How to Get More People to Open Your Newsletter

How to get more people to open your newsletter

Feature image from Flickr Creative Commons, by THOR
Article by Chiu K

Like most, my inbox counts over 2,000+ unread emails. About 122,500,453,020 emails are sent every hour, with the average American spending 4 hours a day going through their inbox. Over 260 billion spam is sent daily; everyone’s vying for the recipient’s attention. So how do you cut through the clutter and get them to click?

I’m aspiring to be a traveller and naturally, I’ve subscribed myself to a few newsletters for travel fare alerts. Despite my good intentions, I’ve rarely open more than two subscriptions monthly. Even more surprisingly, the bigger players such as Expedia, Travelocity, Orbitz, etc., are not on my list. By far my favourite travel fare newsletter with highest open rate is airfarewatchdog. Besides sending me fare alerts on cities I’ve personally selected on their website, they also send me a monthly newsletters with tips and tricks on travelling. Let me breakdown why I like their newsletter so much.

airefarewatchdog newsletter

Enticing subject line

It took me a while before I noticed airefarewatchdog in my inbox, and the first challenge they faced was to get my attention in my already full inbox. Unlike other newsletters, they took the approach of using their featured blog post title as the subject line, below are some examples:

  • 9 Tips for Worry-Free Thanksgiving Travel
  • 10 Tips on Booking Last-Minute Holiday Fares
  • 15 Items to Survive a Long-Haul
  • How to Fit More in Your Suitcase
  • The New Way to Avoid Checked Bag Fees

Using blog titles as subject lines won’t work for all companies, but in this case it works well with the audience they are marketing to. I can only assume that they took the blog post they got the most traffic from to use as their main email topic. If the blog title already works for visitors on their websites, there is a high chance it would also work for the inbox.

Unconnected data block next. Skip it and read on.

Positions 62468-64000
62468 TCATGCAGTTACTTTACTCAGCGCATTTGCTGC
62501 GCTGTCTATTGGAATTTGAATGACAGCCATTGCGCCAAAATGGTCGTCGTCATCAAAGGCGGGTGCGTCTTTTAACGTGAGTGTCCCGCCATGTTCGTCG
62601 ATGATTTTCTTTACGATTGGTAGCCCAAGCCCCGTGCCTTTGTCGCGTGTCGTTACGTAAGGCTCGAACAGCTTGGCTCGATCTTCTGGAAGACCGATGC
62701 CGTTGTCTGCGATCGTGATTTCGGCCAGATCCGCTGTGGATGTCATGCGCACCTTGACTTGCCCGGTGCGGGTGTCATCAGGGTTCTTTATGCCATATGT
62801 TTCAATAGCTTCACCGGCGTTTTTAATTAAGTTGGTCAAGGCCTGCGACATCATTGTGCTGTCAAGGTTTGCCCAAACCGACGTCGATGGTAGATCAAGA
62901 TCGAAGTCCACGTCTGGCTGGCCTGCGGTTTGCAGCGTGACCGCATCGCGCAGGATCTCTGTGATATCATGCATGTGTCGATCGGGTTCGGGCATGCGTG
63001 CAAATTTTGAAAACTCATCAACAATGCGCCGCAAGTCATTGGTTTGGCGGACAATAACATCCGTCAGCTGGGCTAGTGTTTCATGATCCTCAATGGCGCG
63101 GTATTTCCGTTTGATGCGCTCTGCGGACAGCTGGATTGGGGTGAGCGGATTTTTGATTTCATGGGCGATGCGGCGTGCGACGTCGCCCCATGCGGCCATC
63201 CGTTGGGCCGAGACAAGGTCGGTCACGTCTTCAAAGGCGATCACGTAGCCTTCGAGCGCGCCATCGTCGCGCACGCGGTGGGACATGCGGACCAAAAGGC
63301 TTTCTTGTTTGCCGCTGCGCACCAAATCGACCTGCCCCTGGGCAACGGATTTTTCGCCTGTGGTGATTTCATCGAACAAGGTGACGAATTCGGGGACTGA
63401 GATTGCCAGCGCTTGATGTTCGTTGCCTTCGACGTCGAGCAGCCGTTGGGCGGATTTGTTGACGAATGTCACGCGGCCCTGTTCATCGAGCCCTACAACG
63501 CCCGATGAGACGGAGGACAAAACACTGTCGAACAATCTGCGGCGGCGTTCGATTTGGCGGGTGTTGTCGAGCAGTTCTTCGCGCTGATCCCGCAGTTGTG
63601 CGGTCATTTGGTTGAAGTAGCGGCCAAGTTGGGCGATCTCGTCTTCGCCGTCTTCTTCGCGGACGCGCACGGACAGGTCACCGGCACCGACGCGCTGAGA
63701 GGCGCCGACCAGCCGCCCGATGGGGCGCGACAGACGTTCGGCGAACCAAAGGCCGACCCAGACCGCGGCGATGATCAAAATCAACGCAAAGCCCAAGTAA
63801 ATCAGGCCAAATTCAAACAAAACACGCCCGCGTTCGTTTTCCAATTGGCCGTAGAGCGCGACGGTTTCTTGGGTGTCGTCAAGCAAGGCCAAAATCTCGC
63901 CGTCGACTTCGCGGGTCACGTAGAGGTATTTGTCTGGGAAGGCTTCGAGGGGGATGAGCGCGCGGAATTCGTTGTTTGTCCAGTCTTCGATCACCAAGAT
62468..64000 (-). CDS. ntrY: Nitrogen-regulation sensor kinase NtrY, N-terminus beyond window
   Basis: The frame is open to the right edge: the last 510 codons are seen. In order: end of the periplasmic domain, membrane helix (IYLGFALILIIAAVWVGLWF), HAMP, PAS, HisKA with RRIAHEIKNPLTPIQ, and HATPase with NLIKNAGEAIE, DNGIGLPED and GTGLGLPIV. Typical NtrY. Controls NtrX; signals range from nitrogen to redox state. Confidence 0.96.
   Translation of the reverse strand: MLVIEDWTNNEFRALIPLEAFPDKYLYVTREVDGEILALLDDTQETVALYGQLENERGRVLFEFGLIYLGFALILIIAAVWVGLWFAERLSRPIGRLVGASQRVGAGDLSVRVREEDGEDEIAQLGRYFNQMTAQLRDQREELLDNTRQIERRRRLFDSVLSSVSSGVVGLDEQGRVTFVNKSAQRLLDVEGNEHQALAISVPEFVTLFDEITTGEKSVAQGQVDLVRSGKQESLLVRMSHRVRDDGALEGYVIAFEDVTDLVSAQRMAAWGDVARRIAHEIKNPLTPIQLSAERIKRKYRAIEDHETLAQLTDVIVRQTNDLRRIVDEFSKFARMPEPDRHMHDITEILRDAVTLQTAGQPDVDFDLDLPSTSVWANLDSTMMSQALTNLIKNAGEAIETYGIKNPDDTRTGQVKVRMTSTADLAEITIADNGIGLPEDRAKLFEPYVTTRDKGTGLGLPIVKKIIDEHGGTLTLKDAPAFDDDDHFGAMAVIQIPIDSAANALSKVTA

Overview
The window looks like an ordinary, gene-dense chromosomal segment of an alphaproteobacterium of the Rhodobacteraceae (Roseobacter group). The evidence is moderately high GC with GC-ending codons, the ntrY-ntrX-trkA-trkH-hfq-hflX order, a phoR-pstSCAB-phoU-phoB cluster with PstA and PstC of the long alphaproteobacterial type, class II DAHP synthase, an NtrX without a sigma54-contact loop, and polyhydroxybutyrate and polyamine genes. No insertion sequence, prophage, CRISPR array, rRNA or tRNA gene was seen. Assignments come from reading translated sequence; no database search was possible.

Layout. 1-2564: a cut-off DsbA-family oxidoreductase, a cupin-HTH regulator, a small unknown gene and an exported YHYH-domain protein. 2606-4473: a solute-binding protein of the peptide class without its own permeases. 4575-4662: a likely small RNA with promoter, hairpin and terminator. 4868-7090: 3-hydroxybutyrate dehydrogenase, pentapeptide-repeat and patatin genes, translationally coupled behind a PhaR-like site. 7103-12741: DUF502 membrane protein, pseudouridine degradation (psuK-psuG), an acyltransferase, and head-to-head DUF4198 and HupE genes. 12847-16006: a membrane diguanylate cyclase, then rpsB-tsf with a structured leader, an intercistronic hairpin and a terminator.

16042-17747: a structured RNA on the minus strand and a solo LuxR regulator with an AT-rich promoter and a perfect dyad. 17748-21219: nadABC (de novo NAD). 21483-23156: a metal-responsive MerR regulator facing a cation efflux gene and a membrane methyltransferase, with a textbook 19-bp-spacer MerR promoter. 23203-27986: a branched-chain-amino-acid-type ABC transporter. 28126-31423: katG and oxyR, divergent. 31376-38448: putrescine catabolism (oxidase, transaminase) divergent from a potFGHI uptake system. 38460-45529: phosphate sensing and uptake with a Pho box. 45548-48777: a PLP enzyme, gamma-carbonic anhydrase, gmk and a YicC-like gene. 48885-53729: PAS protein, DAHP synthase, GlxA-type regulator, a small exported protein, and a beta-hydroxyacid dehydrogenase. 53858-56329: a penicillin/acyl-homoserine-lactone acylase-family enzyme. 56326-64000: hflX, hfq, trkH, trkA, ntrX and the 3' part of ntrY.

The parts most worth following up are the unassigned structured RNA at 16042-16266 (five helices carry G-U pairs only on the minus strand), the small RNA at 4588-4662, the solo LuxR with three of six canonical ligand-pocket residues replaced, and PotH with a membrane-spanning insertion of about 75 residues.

Anatomy of the newsletter:
90% educational 10% promotional

We can breakdown airefairewatchdog’s newsletter anatomy further:

  1. Main blog post
  2. 4 trending stories
  3. Q&A
  4. Reader’s survey
  5. Today’s fare deals to bucket-list destinations (based on your personal list)
  6. Travel tips & tricks for your next trip
  7. Where to next? (option to enter in a city search)
  8. Social share options

With a total of 8 sections, there are 4 sections devoted to the reader’s education, 2 sections for readers to build relationships with the brand, and 2 personalised promotional sections. If you are subscribed to airfairewatchdog, chances are you are price sensitive. As an occasional traveller, I appreciate any tips and tricks that can help me save money and upgrade. The content on this newsletter anticipates any travelling issues I may encounter, and its promotional plug actually comes across as useful.

Of course, a newsletter is only as successful as the content it links to. I look forward to receiving airfarewatchdog’s newsletter because their posts are relevant and easy to read. Once they got me to open my first email from them, they convinced me to keep an eye out on their future sends.

Like to learn more about newsletters?
Browse the links below for more detailed posts:
Scariest Email Facts (Infographic)
How to Create an Email Newsletter People Actually Read
15 Email Newsletter Examples We Love Getting in Our Inboxes

Chiu Kwok holds a Bachelor of Commerce, with a major in Marketing. She has over 4 years in eCommerce management and is looking to expand her marketing expertise in SEO and growth strategy. As part of the curriculum for her certificate in Digital Content and Community Management, Chiu currently contributes to McGill’s Continuing Studies’ CBUSS 111 blog.

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